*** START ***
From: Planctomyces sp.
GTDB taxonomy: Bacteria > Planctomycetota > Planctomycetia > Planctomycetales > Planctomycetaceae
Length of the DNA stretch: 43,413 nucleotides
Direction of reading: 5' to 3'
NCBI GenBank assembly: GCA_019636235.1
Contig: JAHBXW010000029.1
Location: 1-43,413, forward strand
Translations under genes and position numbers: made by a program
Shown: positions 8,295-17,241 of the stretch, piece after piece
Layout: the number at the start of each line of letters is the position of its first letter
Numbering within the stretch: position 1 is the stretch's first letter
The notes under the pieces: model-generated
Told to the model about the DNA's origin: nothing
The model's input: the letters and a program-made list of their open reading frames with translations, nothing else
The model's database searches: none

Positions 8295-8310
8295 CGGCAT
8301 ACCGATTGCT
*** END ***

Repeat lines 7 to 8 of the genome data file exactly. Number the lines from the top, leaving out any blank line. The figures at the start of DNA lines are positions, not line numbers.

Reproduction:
Location: 1-43,413, forward strand
Translations under genes and position numbers: made by a program